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As much as I craved my mother's warm embrace, the smell of the sea and the happy moments that I did share with my partner in our home, I couldn't help but wonder if my homophobic attackers were still around. And that uncertainty - coupled with the fact that our love is still considered a crime there - was my wake-up call.
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This is the perfect time for pure, unadulterated optimism. In order to hone in on the power of collective hope, we gotta get intentional. Not only dream big, but pull up those gumboots and get ready to get dirty, cuz creating change requires creating some mess. Oh yes.
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While everyone else throws back rum and eggnog and busies themselves with holiday shopping, those of us in grief are doing our best just to get through the day. Hearing a holiday song, smelling a familiar scent or walking by a decorated store window can be all it takes for us to come undone. So, what can you do? Well, quite a lot. Below are my suggestions for how I plan to get through -- I hope it's of help to you too.
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I am terrified that tens of millions of Americans came out in spades to support a man who is endorsed by the KKK, a known terrorist group. Trump is an admitted sexist, a liar, cheat and alleged rapist. A man(child) with zero political background -- completely and entirely unqualified for any position of stature. He is Hitler 2.0, and he now represents the most powerful country in the world. It is, in a word, devastating.
For anyone who's lost a pet, the heartache is significant and can last a long time. Feelings of grief can cause mental distraction, loss of appetite, bouts of extreme sadness and even lasting depression. Why, then, are we expected to get back to work after the loss of a pet without being allowed to take time off?
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Accepting your own death or the death of a loved one is a healthy and liberating step. In the case of Mr. Trump, however, it's not entirely clear whose death is being accepted. If it's the demise of the Republican Party, that may be a good thing. If it's the end of America, then it's probably not.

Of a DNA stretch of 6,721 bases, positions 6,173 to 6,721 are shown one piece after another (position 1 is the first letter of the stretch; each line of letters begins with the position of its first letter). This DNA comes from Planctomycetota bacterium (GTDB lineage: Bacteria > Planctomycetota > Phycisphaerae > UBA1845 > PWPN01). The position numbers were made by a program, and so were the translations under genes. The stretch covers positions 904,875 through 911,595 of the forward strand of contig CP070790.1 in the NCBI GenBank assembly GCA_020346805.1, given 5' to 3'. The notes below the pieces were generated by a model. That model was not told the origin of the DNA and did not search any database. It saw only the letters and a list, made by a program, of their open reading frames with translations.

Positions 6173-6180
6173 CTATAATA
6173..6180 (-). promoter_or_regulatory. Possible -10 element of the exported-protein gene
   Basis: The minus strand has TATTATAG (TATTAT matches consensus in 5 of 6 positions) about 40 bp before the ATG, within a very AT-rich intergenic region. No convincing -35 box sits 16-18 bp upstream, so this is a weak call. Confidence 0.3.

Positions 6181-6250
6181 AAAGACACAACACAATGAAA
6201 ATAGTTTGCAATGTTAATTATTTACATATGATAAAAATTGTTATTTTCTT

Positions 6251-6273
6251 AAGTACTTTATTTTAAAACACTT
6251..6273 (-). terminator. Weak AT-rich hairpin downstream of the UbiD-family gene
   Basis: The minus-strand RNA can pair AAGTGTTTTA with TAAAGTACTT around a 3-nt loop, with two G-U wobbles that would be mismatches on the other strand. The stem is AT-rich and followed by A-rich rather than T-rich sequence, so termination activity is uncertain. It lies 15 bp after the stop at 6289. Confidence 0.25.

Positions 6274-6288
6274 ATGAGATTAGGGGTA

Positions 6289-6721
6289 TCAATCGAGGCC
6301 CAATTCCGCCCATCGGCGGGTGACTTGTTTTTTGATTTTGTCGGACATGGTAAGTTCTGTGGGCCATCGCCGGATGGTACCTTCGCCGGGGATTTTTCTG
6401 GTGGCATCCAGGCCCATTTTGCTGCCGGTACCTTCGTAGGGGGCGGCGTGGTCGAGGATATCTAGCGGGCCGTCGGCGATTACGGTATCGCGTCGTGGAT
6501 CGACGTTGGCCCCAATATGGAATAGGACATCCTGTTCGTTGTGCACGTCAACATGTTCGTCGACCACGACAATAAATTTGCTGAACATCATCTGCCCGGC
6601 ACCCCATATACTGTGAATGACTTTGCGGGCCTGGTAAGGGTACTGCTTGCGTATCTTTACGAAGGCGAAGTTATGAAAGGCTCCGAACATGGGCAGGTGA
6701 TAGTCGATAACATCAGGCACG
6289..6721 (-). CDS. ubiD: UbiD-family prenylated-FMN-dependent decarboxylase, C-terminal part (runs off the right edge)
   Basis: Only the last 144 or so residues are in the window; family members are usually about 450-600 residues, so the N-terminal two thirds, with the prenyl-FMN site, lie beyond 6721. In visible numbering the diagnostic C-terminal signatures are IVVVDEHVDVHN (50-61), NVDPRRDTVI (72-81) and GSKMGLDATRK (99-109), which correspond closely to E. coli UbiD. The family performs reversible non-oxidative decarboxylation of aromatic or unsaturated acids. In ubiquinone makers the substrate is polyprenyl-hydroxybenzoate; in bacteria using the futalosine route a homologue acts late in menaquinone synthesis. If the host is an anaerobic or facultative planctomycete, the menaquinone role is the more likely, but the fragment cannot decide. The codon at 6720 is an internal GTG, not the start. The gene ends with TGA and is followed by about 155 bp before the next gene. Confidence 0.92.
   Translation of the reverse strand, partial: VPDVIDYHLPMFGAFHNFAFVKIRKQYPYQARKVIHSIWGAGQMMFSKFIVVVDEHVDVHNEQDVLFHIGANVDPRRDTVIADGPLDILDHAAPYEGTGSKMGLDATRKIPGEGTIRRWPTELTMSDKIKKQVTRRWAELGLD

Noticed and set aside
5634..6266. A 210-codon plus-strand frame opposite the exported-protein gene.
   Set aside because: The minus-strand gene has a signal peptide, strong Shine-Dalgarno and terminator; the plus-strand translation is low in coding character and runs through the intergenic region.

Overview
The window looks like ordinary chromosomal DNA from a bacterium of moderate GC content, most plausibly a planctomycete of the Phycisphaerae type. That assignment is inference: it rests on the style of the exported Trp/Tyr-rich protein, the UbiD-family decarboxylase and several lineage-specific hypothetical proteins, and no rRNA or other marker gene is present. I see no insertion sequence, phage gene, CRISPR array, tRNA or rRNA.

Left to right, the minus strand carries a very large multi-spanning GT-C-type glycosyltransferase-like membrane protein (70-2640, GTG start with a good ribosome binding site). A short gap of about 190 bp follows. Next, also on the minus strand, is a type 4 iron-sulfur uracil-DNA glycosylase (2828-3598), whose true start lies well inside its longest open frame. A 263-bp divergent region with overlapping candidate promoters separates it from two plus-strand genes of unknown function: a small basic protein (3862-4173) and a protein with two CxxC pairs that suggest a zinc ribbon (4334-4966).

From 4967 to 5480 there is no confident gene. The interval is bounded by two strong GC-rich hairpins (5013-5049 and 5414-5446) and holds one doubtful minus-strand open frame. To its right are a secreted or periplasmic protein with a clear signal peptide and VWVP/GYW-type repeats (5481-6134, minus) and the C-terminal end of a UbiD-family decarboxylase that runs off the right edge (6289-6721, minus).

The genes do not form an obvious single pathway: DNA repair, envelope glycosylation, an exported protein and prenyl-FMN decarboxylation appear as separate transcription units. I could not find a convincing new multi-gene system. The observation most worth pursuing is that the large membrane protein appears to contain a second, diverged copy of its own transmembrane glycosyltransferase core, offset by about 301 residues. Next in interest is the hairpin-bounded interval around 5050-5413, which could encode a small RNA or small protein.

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Parents often want their kids to hurry up and be OK again. It is difficult to sit with a grief-stricken child. However, if we leap-frog over the grieving process and truncate our feelings, especially our heavier, stickier feelings, we -- both child and adult -- remain emotionally stuck. True freedom from the heartbreak is to walk through the panoply of feelings as they ebb and flow.
If you're lucky, you'll be given the gift of time to start making and preserving memories. If you've got access to your loved ones and you know your time with them is limited, take a few moments and capture your experiences in these five simple ways. You'll be grateful you did.
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We don't have to have been in Paris on Friday to be deeply affected by this event. What do we need to know to protect our mental wellness?
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It can be really hard to take care of yourself when you or someone you love is sick or in crisis, when you feel like life is spinning out of control. I've been there and I'm hoping that by sharing my experience and what helped me, it might help someone else.
Once upon a time, a woman, let's call her Shirley, lost her husband to the ravages of cancer. It had been a long and arduous battle. Shirley was completely depleted on every level. After the funeral...
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Your world is no longer the same. There is no clock, no formula, no standard operating procedure. It takes as long as it takes. Your healing journey is unique to you. In grief, you remember and sift and sort through the good and not-so-good memories, feelings, history and artifacts of a life.
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I want to work in a world where it's OK to really feel things, to shed a tear, to let it all out, to have a meltdown. Maybe not in the middle of a board meeting, but privately and with someone who feels safe.
When I lost someone two years ago, I felt like I was in an altered state of consciousness, swimming through a thick soup of paralyzing emotions, with no idea how long it would last. These four strategies are super simple and enormously helpful, and I want to share them with you.